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International Journal of Hypertension
Volume 2011, Article ID 856067, 10 pages
Clinical Study

Medical and Psychological Risk Factors for Incident Hypertension in Type 1 Diabetic African-Americans

1Department of Ophthalmology, University of Medicine and Dentistry, New Jersey Medical School, Institute of Ophthalmology and Visual Science, 90 Bergen Street, Room 6164, Newark, NJ 07101-1709, USA
2Department of Epidemiology and Health Promotion, College of Dentistry, New York University, 380 Second Avenue Suite 301, New York, NY 10010, USA
3Psychiatry Service, New Jersey VA Health Care System, 385 Tremont Avenue, East Orange, NJ 07018, USA

Received 1 December 2010; Revised 13 May 2011; Accepted 26 May 2011

Academic Editor: Zafar Israili

Copyright © 2011 Monique S. Roy et al. This is an open access article distributed under the Creative Commons Attribution License, which permits unrestricted use, distribution, and reproduction in any medium, provided the original work is properly cited.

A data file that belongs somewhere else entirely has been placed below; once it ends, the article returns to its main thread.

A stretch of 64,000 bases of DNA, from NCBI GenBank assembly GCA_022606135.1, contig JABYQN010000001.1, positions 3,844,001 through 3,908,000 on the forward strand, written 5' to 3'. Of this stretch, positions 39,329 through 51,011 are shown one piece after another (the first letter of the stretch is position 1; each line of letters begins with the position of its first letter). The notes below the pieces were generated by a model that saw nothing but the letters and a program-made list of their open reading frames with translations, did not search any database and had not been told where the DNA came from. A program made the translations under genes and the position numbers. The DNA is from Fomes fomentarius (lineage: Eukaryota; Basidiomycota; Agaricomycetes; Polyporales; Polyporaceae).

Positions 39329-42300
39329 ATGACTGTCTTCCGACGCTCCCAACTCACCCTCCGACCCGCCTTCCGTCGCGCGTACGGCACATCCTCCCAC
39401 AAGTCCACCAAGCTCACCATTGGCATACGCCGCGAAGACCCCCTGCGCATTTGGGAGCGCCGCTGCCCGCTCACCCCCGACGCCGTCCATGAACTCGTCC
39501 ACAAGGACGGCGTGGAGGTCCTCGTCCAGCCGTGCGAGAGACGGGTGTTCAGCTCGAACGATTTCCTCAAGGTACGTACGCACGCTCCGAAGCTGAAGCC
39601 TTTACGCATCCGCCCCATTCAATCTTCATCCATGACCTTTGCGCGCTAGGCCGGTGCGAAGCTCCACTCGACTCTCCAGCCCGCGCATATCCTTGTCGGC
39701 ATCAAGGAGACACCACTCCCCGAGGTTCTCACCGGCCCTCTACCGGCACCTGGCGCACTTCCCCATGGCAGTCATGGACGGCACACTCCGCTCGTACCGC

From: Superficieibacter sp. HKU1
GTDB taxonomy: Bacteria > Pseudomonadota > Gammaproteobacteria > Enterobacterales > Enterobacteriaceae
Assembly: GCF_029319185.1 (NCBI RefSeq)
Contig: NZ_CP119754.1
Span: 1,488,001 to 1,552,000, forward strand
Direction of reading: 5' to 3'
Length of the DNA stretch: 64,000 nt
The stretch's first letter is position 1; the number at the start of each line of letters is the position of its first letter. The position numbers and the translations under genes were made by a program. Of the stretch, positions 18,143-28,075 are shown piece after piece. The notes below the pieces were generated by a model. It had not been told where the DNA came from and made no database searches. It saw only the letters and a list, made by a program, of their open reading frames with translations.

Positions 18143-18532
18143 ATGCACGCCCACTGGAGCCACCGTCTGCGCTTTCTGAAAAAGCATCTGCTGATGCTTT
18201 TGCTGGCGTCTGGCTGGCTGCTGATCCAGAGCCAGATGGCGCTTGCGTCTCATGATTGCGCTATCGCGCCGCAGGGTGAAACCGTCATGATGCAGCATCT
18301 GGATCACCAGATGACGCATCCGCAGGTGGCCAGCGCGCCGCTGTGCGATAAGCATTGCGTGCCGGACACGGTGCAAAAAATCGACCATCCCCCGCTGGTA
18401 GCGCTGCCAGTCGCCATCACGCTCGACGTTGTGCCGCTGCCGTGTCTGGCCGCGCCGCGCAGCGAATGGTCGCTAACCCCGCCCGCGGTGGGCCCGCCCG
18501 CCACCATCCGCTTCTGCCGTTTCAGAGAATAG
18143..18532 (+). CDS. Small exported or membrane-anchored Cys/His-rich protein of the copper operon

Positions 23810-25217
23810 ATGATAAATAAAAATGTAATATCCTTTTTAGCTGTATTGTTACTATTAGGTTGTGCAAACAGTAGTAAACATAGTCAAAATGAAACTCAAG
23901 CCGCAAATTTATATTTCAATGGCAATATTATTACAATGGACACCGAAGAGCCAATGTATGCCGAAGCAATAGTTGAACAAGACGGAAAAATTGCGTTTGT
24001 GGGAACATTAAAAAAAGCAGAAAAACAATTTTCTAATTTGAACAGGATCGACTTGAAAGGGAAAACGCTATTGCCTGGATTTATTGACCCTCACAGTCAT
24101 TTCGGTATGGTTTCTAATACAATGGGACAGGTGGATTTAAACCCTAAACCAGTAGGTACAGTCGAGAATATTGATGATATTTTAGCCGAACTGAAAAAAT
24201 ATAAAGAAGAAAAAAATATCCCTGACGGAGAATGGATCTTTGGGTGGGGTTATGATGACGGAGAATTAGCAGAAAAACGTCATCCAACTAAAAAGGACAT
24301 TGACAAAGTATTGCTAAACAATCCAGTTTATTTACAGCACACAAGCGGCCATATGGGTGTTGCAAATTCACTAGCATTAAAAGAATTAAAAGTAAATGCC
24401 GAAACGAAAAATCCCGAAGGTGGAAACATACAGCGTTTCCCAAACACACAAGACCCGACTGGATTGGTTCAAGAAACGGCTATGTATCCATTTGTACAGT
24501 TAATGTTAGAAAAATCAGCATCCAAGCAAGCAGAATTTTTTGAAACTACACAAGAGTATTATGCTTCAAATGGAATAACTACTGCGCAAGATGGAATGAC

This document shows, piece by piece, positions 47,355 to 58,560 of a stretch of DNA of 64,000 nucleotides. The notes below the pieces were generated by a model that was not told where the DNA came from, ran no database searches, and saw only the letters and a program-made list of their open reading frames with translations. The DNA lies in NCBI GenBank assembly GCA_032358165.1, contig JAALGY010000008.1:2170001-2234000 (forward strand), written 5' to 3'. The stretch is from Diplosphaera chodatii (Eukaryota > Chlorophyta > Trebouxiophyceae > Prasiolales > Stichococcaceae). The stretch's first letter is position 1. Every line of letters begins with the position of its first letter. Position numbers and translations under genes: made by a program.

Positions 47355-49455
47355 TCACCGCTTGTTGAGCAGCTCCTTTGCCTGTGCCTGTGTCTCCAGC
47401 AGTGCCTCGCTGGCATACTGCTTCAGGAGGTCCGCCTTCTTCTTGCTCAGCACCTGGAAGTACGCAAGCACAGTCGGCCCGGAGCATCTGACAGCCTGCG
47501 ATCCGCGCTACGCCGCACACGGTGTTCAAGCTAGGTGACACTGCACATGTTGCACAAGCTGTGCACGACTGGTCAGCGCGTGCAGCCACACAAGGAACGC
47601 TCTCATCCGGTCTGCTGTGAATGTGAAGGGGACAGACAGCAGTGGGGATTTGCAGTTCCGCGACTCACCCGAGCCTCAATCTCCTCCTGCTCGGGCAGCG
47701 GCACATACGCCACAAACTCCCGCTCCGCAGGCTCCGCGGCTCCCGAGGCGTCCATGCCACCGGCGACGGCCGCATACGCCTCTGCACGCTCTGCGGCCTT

Objective. To determine risk factors for the development of hypertension among African-Americans living with type 1 diabetes. Methods. African-Americans with type 1 diabetes (n = 483) participated in a 6-year followup. At both baseline and followup blood pressure was measured twice in both sitting and standing positions using a standard protocol. Patients had a structured clinical interview, ocular examination, retinal photographs, and blood and urine assays and completed the Hostility and Direction of Hostility Questionnaire (HDHQ) and the Beck Depression Inventory (BDI). Results. Of the 280 diabetic patients with no hypertension at baseline, 82 (29.3%) subsequently developed hypertension over the 6-year followup. Baseline older age, longer duration of diabetes, family history of hypertension, greater mean arterial blood pressure, overt proteinuria, increasing retinopathy severity, peripheral neuropathy, smoking, and higher hostility scores were significantly associated with the development of hypertension. Multivariate analyses showed that higher hostility scores and overt proteinuria were significantly and independently associated with the development of hypertension in this population. Conclusions. The development of hypertension in African-Americans living with type 1 diabetes appears to be multifactorial and includes both medical (overt proteinuria) as well as psychological (high hostility) risk factors.